The Government of Japan has requested to buy up to seventy-three (73) Standard Missile-3 (SM-3) Block IIA missiles. Also included are MK 29 Canisters with packing, handling, storage, and transportation (PHS&T) kits; up to ten (10) Special Assignment Airlift Mission (SAAM) flights; U.S. Government and contractor representatives’ technical assistance, engineering and logistical support services, and other related elements of logistics and program support. The estimated cost is $3.295 billion.
These missiles are likely intended to be fitted on the Japan Maritime Self-Defense Force (JMSDF) Aegis destroyers such as the four Kongo-class, the two Atago-class or the future two Maya-class of destroyers.
These missile could also be deployed from the Aegis Ashore system recently procured by Japan. The U.S. Department of State approved the sale of two such batteries to Japan in January. They will be installed in Akita and Yamaguchi prefectures and are set to be operational from 2025.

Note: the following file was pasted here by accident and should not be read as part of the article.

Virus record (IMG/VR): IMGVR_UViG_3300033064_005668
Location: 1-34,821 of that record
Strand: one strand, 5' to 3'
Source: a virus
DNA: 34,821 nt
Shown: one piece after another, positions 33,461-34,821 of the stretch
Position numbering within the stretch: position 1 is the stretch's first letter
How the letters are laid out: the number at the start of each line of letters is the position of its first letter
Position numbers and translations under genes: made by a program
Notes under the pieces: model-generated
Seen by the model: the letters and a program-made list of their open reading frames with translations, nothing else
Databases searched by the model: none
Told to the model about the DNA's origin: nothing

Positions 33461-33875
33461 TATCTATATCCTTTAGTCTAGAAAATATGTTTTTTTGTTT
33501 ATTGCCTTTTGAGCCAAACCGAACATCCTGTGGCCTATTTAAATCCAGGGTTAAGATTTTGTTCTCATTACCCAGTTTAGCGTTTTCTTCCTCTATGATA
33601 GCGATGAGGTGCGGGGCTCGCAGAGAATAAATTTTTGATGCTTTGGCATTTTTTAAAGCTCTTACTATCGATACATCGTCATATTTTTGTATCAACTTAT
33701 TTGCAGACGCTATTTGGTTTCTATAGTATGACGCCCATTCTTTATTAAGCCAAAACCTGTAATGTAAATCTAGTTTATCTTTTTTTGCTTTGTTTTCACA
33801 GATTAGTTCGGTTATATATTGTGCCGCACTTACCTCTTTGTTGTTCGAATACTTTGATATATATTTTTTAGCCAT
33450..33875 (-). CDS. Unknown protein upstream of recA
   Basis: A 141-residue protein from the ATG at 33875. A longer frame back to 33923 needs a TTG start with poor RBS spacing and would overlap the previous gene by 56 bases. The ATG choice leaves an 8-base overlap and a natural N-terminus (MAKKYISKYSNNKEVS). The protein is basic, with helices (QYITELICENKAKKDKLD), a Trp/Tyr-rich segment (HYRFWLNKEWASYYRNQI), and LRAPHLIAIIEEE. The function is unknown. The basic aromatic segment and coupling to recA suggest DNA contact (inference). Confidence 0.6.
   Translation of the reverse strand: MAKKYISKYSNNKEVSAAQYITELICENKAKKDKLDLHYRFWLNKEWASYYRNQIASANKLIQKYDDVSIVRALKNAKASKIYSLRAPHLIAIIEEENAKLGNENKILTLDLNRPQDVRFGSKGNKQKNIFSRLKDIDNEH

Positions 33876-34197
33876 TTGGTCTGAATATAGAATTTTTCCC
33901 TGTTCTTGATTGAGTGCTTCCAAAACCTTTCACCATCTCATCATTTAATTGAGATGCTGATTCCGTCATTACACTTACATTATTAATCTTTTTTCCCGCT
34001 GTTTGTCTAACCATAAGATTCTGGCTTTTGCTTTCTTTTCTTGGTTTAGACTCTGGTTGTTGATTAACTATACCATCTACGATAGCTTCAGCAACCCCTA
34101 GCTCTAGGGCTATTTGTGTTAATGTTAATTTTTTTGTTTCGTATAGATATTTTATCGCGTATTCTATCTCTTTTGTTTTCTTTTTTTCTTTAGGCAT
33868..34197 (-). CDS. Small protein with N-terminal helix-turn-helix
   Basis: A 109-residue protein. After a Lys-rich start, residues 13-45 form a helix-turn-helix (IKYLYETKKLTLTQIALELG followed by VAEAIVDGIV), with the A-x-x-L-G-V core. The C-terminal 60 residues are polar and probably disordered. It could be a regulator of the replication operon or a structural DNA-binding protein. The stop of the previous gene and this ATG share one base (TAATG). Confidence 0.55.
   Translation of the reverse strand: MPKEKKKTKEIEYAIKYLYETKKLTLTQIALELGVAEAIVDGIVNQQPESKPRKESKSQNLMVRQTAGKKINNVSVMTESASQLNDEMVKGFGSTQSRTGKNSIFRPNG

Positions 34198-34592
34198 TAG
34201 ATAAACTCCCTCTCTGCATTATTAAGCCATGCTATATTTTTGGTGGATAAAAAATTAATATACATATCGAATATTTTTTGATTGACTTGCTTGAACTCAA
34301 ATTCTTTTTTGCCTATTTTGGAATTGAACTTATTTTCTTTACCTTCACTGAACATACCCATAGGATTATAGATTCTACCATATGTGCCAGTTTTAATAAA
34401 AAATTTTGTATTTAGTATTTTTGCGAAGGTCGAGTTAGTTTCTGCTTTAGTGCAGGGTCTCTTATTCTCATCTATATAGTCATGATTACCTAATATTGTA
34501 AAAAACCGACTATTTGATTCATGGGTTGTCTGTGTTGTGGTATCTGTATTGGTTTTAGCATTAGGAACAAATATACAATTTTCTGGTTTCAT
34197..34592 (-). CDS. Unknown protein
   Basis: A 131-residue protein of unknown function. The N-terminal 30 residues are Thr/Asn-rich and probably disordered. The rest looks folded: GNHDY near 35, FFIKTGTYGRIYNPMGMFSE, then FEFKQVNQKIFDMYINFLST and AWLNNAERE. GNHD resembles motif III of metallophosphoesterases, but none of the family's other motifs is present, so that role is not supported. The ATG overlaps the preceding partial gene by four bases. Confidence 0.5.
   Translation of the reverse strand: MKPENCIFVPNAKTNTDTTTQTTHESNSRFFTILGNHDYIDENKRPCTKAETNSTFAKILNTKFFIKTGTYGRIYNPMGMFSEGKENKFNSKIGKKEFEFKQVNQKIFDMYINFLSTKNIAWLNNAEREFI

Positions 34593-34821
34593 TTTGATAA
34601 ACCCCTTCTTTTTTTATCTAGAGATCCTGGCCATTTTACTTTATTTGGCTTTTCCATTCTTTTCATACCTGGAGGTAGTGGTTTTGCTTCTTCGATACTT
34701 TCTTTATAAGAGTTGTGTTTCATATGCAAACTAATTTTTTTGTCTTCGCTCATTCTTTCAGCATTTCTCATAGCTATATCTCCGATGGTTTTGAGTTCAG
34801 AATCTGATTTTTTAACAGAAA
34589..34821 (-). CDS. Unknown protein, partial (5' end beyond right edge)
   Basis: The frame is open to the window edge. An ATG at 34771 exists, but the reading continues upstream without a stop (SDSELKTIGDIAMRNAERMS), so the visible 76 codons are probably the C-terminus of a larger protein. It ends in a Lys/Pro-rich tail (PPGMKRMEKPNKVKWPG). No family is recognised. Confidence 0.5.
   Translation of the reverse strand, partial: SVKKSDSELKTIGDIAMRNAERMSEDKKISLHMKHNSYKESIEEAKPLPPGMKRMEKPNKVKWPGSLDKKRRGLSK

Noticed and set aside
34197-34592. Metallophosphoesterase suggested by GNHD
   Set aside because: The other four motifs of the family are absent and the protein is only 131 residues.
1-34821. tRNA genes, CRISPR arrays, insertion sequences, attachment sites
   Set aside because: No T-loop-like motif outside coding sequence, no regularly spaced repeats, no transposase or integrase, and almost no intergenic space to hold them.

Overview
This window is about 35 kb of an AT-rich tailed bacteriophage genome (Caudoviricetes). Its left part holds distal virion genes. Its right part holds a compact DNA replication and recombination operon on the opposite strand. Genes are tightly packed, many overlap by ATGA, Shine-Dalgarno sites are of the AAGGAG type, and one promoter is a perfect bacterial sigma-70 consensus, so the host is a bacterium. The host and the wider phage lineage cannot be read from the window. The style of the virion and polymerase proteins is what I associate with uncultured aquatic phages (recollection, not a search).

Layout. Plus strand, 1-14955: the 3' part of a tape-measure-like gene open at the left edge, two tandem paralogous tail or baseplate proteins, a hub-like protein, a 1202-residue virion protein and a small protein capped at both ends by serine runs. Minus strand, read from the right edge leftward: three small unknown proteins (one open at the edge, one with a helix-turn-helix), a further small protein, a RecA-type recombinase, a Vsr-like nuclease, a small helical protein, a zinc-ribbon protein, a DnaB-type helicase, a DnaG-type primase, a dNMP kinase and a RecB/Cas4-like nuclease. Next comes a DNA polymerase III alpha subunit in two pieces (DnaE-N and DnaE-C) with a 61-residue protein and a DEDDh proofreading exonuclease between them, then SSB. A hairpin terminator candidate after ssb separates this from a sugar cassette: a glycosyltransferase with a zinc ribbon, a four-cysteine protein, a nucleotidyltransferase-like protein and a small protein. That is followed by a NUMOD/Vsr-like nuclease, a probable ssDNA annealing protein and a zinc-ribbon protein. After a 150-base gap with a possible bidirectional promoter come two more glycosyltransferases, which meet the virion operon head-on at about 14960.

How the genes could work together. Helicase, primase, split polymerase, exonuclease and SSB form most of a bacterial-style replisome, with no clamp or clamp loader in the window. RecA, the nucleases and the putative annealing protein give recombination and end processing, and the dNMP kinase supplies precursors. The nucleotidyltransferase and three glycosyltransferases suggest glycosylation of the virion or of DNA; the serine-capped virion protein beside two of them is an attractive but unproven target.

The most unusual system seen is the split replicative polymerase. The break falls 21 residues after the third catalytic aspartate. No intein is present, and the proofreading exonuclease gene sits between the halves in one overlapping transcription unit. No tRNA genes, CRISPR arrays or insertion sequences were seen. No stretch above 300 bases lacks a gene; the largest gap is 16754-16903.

According to its developper and manufacturer Raytheon, The SM-3 interceptor is a defensive weapon the U.S. Navy uses to destroy short- to intermediate-range ballistic missiles. The interceptor uses sheer force, rather than an explosive warhead, to destroy its target. Its “kill vehicle” hits threats with the force of a 10-ton truck traveling 600 mph. This technique, referred to as “hit-to-kill,” has been likened to intercepting a bullet with another bullet.
Back in April this year, the U.S. State Department approved a similar FMS deal to Japan of up to fifty-six (56) Standard Missile-3 (SM-3) Block IB missiles for an estimated cost of $1.150 billion.
About SM-3 Block IIA Interceptor
The SM-3 Block IIA is designed to destroy SRBM (short range ballistic missile) and IRBM (intermediate-range ballistic missiles). It is a joint development project started in 2006 by Raytheon and Japan’s Mitsubishi Heavy Industries.
Compared to previous variant of the missile (like the SM-3 Block IB), the Block II1 variant features a larger rocket motor and a larger kinetic interceptor.
The SM-3 Block IIA successfully completed a full engagement test against a medium-range ballistic missile target in October 2018.